It’s always good to visit the issue of a cats need to scratch. Since they will always do this and much conflict occurs when your feline chooses your favorite chair, it’s best to fully understand this behavior. It is a common belief that when your cat scratches the trees outside, the posts you provide indoors or on your furniture, they do this to sharpen their claws. There are many more important reasons they do this. In my interview with Pam Johnson-Bennett, one of our countries leading certified cat behavior consultants, we spoke about how living with felines is much easier if we make sure we meet their primary needs. Scratching is one of them, but of course you want them to do it appropriately. Here is your need-to-know information about the subject. (Source material from Pam’s book, “Cat Wise”)
Actually, scratching serves many purposes.
It’s a territorial marking behavior. The vertical marks left, are a visual sign for other animals passing by. Doesn’t matter if your cat lives indoors. This is hardwired behavior. An odor is also left on the object scratched from scent glands in the cat’s paw pads.
It relieves tension. Scratching is an emotional release or displacement behavior so when your cat is happy, excited, stressed or frustrated, she can release some of the built-up emotion by doing this.
The kind of scratching posts that best meet your cat’s needs will be:
The right texture. A rough texture is most effective. The material, sisal is the preferred one. Wood or corrugated cardboard can work as well if your cat likes it.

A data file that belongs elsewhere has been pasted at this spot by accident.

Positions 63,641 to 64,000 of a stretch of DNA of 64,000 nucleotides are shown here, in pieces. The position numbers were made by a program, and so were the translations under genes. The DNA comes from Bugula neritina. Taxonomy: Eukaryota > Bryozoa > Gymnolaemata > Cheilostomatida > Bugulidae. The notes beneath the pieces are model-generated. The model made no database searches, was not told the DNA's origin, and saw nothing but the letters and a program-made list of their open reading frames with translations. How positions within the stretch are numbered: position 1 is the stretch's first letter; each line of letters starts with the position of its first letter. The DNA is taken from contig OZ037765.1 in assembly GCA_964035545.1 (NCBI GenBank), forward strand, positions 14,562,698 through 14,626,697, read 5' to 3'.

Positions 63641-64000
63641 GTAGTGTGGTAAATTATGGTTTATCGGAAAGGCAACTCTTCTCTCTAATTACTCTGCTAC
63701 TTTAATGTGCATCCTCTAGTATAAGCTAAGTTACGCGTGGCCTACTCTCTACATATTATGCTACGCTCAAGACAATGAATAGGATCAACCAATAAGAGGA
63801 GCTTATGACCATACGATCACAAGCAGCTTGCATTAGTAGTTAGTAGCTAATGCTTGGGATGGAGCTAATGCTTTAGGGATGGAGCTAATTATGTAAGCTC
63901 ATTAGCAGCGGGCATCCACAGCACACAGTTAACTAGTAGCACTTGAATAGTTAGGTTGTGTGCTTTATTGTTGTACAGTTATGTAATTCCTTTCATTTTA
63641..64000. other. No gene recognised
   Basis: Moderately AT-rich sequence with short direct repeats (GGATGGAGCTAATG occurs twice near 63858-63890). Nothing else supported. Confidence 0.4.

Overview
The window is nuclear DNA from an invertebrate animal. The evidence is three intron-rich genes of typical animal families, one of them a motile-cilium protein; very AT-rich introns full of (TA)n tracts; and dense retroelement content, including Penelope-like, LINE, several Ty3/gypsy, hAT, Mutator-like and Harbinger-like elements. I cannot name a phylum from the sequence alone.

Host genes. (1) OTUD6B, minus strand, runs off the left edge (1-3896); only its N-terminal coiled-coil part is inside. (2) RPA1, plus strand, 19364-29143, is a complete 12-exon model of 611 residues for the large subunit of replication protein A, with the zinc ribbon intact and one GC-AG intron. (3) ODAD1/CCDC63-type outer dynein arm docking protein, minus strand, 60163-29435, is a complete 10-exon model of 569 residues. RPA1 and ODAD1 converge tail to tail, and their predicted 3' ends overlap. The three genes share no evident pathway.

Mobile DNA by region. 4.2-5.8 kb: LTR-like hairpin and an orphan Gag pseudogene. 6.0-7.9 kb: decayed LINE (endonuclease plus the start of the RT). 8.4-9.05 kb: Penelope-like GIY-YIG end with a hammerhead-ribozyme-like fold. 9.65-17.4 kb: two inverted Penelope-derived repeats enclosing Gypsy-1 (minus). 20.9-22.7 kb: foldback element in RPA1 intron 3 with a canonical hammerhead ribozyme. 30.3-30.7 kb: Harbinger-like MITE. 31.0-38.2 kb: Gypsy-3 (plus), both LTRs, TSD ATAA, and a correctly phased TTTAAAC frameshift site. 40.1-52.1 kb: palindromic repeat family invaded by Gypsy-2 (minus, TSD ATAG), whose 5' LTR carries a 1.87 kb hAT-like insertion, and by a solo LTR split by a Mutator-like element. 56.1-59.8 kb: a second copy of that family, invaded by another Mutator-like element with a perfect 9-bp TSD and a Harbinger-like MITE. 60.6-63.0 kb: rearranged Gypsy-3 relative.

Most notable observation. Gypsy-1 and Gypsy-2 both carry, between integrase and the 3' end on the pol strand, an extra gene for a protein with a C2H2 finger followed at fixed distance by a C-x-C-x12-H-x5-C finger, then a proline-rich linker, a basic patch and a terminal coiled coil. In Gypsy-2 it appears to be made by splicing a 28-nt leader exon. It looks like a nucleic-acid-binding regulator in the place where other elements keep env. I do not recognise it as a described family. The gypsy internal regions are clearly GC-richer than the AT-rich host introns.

Sturdy and the right height. If the post is wobbly or feels unstable, your cat will not use it. The post must also be tall enough so that the cat can fully stretch up when scratching. Make sure the base is a good wide one, so the post is stable.
Placed In the correct spot. Please don’t hide the post in a corner of a room you and your cat do not use. Pick a spot where your cat normally tends to want to scratch. If trying to change your cat’s habit of using the couch, place the post by the furniture.
During our conversation in the episode below, (number 78 which is a replay of pillar episode 3), Pam Johnson-Bennett, names three top truths about cats and what this means to you if you have them. Then we go into detail about the first truth about a domestic cat’s nature – that they can be trained and you and your cat will benefit greatly from taking the time to do so.
Pam talks about the second and third truths in episodes 4 and 5, so please subscribe to the podcast so you get all the goodies.
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